Total food stamp funds remaining: $17.87.
Last night’s supper became the basis for lunch today: we supplemented the leftover chunks of potato salad, tomato slices , and about half a cup of ceviche with an additional boiled potato, five leaves of torn Romaine, and one more tomato to yield a lunch-sized salad for two. The marinades, juices, and herbs from the three dishes were almost adequate as a dressing, but we added a little more vinegar and another spoonful of olive oil. Along with the salad, we had some of our day-old BJ’s rolls.
At this point, our rolls are becoming a little long in the tooth, but we know a trick to revive them: we simply pass them quickly under running water, shake them off and toss them into the toaster-oven at approximately 375 F. for five to ten minutes. Voila!! nearly fresh rolls.
As we go along with this experiment, we’re seeing a theme emerge: maintaining a reasonable diet on such a limited budget requires significant thought and planning. And we admit it—we have another advantage: we truly enjoy the process. For example, on Sunday, while cooking potatoes for our dinner salad, we added a few extras, just to have them available as ready-to-use components of other dishes later in the week. So it was easy today to augment leftovers from last night with another potato.
We also had carrots in the fridge before we started. We par-cooked two of them for three minutes with the potatoes even though we had no specific use in mind. Now, they’re available when we make a quick soup or perhaps for a carrot salad.
Our endeavors have not been limited to shopping and cooking. We’ve also been at our desks—reviewing other blogs and news sources concerning the “Food Stamp Challenge.” As part of an organized program (May 15-21, 2007), several members of Congress and numerous bloggers across the country attempted to survive on the weekly allotment of $21.00*.
We have observed something noteworthy: many of the participants didn’t cook. They simply went to the grocery store and bought the cheapest food they could find. It’s laudable that many of them bought apples, bananas, salad ingredients, and canned tuna fish, but there seemed to be no underlying strategies, and they found that they quickly depleted their weekly allowance. We said at the outset we had an edge as foodies who know how to cook. And unless you live in an area with markets that sell low-cost vegetables, following our program would be an even bigger challenge. We feel that to make the experiment work, and for that matter to make food stamps work in the real world, one must cook, or be part of a household or social group where someone else cooks—from scratch.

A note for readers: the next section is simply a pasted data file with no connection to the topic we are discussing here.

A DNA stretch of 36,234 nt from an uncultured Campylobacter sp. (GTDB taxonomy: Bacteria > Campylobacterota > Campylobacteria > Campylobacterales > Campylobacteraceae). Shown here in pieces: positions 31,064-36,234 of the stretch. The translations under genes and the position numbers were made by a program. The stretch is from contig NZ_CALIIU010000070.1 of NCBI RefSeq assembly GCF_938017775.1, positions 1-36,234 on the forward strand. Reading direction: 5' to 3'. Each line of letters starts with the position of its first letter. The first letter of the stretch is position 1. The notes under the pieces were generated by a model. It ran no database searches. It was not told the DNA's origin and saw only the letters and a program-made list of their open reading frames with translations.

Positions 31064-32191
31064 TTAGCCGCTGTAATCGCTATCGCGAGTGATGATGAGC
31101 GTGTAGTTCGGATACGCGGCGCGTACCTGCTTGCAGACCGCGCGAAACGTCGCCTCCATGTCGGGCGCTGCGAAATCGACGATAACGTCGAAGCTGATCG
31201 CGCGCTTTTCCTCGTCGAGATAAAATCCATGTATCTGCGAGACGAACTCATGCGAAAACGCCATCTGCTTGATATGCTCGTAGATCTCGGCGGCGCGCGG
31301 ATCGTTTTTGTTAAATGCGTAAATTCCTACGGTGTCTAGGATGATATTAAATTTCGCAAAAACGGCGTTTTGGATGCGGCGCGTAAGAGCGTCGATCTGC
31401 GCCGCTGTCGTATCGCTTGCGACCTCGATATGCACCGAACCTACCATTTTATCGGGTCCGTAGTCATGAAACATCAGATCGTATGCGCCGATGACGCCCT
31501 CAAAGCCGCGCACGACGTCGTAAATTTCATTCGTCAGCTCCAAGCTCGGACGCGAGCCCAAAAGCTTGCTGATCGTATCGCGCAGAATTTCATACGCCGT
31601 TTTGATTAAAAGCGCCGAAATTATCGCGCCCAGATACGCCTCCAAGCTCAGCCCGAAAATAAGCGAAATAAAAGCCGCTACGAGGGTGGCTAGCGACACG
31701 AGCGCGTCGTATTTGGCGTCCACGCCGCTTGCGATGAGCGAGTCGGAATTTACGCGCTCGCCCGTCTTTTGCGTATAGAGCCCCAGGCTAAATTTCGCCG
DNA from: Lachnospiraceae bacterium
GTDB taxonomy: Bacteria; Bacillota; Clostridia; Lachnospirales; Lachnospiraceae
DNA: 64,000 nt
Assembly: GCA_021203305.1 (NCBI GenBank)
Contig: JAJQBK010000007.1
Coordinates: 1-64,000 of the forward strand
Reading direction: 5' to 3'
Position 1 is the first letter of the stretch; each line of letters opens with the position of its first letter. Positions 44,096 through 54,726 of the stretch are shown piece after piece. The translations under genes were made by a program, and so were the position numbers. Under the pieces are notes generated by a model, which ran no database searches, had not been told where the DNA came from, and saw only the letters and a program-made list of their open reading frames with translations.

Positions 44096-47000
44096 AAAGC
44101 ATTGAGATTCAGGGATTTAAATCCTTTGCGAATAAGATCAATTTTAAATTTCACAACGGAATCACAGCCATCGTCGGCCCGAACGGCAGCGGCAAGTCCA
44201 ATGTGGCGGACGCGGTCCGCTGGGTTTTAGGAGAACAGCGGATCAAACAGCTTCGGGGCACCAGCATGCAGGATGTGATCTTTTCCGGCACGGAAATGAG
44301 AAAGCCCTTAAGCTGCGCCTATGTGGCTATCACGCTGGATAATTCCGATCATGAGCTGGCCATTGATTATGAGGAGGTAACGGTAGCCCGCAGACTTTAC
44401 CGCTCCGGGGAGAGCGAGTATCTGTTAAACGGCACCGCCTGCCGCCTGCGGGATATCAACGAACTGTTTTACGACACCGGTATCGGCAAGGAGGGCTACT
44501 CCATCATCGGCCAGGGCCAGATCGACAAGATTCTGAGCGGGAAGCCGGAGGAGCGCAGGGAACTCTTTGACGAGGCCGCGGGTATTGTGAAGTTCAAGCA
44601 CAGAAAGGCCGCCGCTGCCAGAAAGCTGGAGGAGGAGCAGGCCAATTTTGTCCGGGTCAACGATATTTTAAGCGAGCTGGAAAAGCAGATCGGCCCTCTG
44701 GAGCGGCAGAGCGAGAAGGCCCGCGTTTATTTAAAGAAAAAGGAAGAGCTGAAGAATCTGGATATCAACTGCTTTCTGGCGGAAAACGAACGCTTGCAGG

Of course $21.00 per week for food is Spartan by any American’s definition. But we’re not so married to our liberal ideals that we think increasing the weekly allowance is the whole answer (although it’s a good start). In order to succeed, no matter how large the budget, we feel that part of the food stamp program should involve some kind of education. At a minimum, the program needs an instructional component that shows food stamp recipients how to select, prepare, and store fresh food. Bilingual pamphlets won’t do it—we mean instruction: free classes, demos in schools, DVDs, TV—anything to show people how to make appealing and healthy food on a shoestring. Oprah and Cristina, are you listening?
We feel, for example, that those bags of pre-washed, pre-cut lettuces are among the worst ways to use our food budget (sorry, Rachael Ray.) At mainstream grocery stores here in Sarasota, a bag of pre-washed lettuce would deplete an individual’s weekly food stamp budget by nearly 20%. On the other hand, a head of Romaine—even if it is slightly wilted—costs $1.00 at the open produce market. We revive it by simply cutting a small piece from the base and standing the head upright in an inch or so of water, (in a recycled yogurt container). We place the lettuce on the shelf of the fridge door, like a bouquet (We use the same trick to keep our parsley from wilting.)
We think it is legitimate to ask: do most people with food insecurities own salad-spinners or know how to wash greens and then, know how to store them? And we’ve not even arrived at the point of food preparation! A lot of people don’t know how to dress a salad with oil and vinegar, how to sweat collards, or how to stir-fry sliced zucchini.
Once again, we brought out our Wal*Mart rotisserie chicken, divided the remains in two, so we each had a serving of breast meat and a wing (a less elegant version of the “Statler breast”). We simmered two of our sweet potatoes till tender, slipped off their skins, and mashed them with garlic, a little salt, and coarsely chopped parsley. An apple found in the fridge became a fresh chutney with green bell pepper, ginger root, lime rind, lime juice, and a dash of chili sauce.
* The weekly food stamp allowance varies from state to state—on the Web we’ve found allotments ranging from $19 to over $24 per week. $21 is our Florida figure.
Links to the rest of the posts in our series:
Living on $42.00 Per Week—the Challenge
Living on $42.00 Per Week—Day 1
Living on $42.00 Per Week—Day 2
Living on $42.00 Per Week—Day 4
Living on $42.00 Per Week—Day 5
Living on $42.00 Per Week—Day 6
Living on $42.00 Per Week—Day 7
Living on $42.00 Per Week—Summary
Living on $42.00 Per Week—Redux